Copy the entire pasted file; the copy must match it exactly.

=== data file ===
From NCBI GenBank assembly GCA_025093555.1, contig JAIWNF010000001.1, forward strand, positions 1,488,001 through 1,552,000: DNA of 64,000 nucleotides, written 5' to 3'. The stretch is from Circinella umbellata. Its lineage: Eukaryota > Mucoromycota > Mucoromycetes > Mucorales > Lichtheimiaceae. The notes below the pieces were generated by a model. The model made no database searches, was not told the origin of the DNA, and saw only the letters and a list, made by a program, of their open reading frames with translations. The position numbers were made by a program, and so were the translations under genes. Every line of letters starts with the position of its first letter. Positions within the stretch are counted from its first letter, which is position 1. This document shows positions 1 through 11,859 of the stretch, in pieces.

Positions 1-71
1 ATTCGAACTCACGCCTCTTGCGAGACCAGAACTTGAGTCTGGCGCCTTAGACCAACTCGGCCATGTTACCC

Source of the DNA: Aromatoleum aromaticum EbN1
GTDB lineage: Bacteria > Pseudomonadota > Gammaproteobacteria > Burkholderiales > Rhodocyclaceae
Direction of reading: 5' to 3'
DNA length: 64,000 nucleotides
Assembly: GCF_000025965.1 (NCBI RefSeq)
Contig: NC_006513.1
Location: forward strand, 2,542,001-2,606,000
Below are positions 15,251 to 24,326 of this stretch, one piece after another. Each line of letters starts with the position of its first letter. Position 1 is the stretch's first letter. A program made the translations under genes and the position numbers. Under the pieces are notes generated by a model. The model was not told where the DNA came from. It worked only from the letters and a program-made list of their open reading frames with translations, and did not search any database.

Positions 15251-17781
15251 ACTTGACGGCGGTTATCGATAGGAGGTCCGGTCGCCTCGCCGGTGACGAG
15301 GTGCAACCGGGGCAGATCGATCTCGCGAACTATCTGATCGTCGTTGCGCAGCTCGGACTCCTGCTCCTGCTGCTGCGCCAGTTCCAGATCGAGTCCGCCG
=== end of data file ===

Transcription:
From NCBI GenBank assembly GCA_025093555.1, contig JAIWNF010000001.1, forward strand, positions 1,488,001 through 1,552,000: DNA of 64,000 nucleotides, written 5' to 3'. The stretch is from Circinella umbellata. Its lineage: Eukaryota > Mucoromycota > Mucoromycetes > Mucorales > Lichtheimiaceae. The notes below the pieces were generated by a model. The model made no database searches, was not told the origin of the DNA, and saw only the letters and a list, made by a program, of their open reading frames with translations. The position numbers were made by a program, and so were the translations under genes. Every line of letters starts with the position of its first letter. Positions within the stretch are counted from its first letter, which is position 1. This document shows positions 1 through 11,859 of the stretch, in pieces.

Positions 1-71
1 ATTCGAACTCACGCCTCTTGCGAGACCAGAACTTGAGTCTGGCGCCTTAGACCAACTCGGCCATGTTACCC

Source of the DNA: Aromatoleum aromaticum EbN1
GTDB lineage: Bacteria > Pseudomonadota > Gammaproteobacteria > Burkholderiales > Rhodocyclaceae
Direction of reading: 5' to 3'
DNA length: 64,000 nucleotides
Assembly: GCF_000025965.1 (NCBI RefSeq)
Contig: NC_006513.1
Location: forward strand, 2,542,001-2,606,000
Below are positions 15,251 to 24,326 of this stretch, one piece after another. Each line of letters starts with the position of its first letter. Position 1 is the stretch's first letter. A program made the translations under genes and the position numbers. Under the pieces are notes generated by a model. The model was not told where the DNA came from. It worked only from the letters and a program-made list of their open reading frames with translations, and did not search any database.

Positions 15251-17781
15251 ACTTGACGGCGGTTATCGATAGGAGGTCCGGTCGCCTCGCCGGTGACGAG
15301 GTGCAACCGGGGCAGATCGATCTCGCGAACTATCTGATCGTCGTTGCGCAGCTCGGACTCCTGCTCCTGCTGCTGCGCCAGTTCCAGATCGAGTCCGCCG